Streaming in Africa is a tough mountain to climb but Thabo Dabengwa knows that as he set up his new company after being made redundant from Kagiso Media. Russell Southwood spoke to him about his new channel and his ambitions.
Thabo Dabengwa used to work at Kagiso Media on the digital side of its operations with the Reel African platform. In April 2018, Mark Harris resigned as CEO (becoming an non-executive director) before former IBM executive Tom Abrahams was bought in to sort out the business.
He decided to close down Reel African and a couple of other platforms were also removed. Before handing on to the new CEO Murphy Morobe, he decided that the company should focus on its successful radio stations and its production and studios facility Urban Brew: although not yet turning a profit, it had invested heavily in its Brightwater Commons studio complex. The problem with the Reel African business was that it would have taken longer to breakeven and would have needed more capital investment.
For the medium-sized media company "going digital" is often even more difficult than it is for larger companies. They usually lack the resources to buy into anything at scale and lack the pockets to be patient. Another of South Africa's mid-size media companies Primedia is about to tackle the same set of challenges.
But the challenges of trying to make sense of Reel African gave Dabengwa the seed of a new idea:"At Reel Africa we were having issues with the acquisition of content. Prices for content were high and we could not compete against iROKO, Trace or Netflix. We didn't have the budgets".
"So we began to say to ourselves, why don't we look at segmented markets? So we looked at areas like Afrikaans, gospel, kids and youth. That's how Umoyastream (a Pan African gospel streaming platform) began to take shape as an idea". Coincidentally a new Christian Afrikaans platform also recently launched.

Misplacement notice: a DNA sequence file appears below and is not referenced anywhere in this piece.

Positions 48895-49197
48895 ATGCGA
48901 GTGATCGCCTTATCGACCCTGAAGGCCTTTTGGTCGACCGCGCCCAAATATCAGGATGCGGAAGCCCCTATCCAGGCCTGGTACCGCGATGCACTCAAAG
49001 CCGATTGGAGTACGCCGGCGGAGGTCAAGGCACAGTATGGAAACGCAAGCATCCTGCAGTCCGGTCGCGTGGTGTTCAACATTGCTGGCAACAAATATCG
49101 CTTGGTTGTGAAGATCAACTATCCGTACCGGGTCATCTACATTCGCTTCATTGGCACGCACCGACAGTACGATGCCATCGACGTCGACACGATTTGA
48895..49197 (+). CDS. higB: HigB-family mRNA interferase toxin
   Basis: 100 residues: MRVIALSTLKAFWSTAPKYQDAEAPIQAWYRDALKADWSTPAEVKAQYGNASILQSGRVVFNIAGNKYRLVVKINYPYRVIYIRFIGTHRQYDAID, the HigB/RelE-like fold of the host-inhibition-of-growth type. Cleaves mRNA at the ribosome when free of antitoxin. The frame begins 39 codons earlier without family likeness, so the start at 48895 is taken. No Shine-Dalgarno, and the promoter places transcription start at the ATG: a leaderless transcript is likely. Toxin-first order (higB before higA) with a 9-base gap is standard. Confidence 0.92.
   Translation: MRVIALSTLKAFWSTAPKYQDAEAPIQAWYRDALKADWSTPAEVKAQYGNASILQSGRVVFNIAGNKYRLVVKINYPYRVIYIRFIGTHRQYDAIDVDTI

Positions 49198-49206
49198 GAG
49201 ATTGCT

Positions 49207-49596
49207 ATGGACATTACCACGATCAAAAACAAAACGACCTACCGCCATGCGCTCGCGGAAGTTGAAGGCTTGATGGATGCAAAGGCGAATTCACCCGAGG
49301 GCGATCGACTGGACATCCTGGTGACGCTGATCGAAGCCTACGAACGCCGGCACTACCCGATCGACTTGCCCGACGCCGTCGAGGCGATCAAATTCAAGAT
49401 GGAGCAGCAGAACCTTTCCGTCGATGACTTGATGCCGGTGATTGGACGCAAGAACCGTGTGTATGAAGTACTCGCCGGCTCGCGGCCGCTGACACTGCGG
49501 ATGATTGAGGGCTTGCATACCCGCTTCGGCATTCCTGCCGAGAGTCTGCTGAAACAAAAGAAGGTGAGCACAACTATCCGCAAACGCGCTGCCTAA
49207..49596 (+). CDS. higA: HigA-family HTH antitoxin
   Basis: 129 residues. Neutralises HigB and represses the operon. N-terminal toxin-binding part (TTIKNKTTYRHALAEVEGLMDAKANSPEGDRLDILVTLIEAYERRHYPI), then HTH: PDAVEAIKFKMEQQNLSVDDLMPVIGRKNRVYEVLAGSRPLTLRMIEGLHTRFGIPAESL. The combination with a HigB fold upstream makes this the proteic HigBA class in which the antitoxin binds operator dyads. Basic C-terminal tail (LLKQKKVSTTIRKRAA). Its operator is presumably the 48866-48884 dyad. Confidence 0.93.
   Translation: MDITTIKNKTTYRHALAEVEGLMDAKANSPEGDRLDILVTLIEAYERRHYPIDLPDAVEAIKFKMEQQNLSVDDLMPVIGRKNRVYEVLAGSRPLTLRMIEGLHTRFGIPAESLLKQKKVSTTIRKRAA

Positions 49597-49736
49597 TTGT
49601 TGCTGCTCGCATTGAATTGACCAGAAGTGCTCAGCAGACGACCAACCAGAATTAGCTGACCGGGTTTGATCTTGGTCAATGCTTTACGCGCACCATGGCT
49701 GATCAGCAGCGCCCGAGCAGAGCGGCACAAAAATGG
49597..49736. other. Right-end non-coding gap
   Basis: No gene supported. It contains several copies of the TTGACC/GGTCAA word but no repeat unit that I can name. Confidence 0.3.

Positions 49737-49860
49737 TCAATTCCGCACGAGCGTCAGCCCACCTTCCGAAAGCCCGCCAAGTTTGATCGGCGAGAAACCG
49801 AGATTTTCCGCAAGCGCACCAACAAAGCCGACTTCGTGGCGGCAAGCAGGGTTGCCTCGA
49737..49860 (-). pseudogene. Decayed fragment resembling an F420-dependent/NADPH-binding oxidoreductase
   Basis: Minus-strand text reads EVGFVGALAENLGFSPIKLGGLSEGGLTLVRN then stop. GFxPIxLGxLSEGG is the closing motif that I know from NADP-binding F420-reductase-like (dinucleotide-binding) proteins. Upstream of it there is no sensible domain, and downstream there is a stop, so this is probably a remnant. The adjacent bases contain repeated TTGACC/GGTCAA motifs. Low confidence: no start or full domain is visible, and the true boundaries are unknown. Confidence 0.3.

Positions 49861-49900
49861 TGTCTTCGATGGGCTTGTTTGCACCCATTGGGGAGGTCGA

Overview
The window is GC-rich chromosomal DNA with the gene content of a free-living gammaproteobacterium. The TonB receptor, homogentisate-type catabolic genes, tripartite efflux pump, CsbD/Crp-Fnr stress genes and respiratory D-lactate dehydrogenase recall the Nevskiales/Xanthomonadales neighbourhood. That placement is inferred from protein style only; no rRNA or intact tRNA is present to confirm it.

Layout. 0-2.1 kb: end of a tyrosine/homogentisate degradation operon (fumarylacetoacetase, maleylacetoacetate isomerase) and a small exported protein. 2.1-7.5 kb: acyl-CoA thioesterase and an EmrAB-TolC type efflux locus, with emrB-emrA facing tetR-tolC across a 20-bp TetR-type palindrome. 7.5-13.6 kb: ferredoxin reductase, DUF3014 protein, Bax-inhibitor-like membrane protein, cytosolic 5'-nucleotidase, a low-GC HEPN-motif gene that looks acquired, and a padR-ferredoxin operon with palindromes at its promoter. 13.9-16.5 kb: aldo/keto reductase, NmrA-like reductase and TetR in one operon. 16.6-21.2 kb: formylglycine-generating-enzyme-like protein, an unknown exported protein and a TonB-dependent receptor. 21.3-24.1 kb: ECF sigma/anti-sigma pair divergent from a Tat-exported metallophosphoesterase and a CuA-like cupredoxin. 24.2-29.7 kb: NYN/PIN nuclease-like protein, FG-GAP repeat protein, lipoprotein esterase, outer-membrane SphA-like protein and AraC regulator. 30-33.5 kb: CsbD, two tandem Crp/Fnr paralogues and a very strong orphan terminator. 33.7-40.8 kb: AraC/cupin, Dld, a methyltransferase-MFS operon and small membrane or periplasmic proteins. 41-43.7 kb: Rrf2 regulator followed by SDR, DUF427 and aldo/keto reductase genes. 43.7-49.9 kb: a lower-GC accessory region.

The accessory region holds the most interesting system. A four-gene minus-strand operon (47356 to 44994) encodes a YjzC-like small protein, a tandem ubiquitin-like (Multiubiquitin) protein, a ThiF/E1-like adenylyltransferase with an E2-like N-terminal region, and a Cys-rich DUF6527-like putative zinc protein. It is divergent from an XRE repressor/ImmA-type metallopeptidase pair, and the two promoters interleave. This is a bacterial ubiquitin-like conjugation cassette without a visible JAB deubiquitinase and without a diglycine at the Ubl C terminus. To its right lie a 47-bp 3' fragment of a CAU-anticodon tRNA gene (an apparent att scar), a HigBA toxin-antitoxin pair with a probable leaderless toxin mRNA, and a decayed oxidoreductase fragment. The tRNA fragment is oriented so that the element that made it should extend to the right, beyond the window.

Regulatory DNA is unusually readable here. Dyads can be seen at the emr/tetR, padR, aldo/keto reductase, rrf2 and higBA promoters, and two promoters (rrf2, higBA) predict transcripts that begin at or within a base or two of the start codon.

"We just want to speak to the gospel market. The content is easier to acquire and we're looking at doing an original series. Nigeria is the biggest market for Christian content so there's plenty of potential".
"We're up and running but currently in the testing phase. There's a two phase approach to getting customers. Most VoD platforms usually do programmatic advertizing. We think we need to get out on the ground. We're testing the service at taxi ranks in South Africa through Wi-Fi routers with hard disks and also give access WhatsApp through the platform. Users pay R20 (US$1.46) for a voucher to test the service and it gives us the opportunity to test the market".
He doesn't think Umoyastream is yet ready for partnerships with mobile operators:"The trouble with the mobile operators is over the revenue share. MTN takes 60% and Vodacom 70-75%. Therefore it doesn't make sense to work with the mobile operators until you've got to scale. We need to get enough numbers to show the deal should be better. This means it may take longer to get off the ground".
The content ranges from music videos to preachers doing motivational speaking. We're working on a co-produced original series called Miracle Man, which was an idea bought to it by Rouse House Productions:"It's a faith-based series about a man called by God to go into a specific area to open a church. The church doesn't work and causes all sorts of controversies in the man's family over tithing among other things. The son finds he has a healing ministry by curing someone and this brings faith to the church.
How financed is the company going to finance itself?:"We're bootstrapping until we get enough subscribers in to convince an investor to come in. We need to show that it's financially viable. We're already looking at various sources of funding".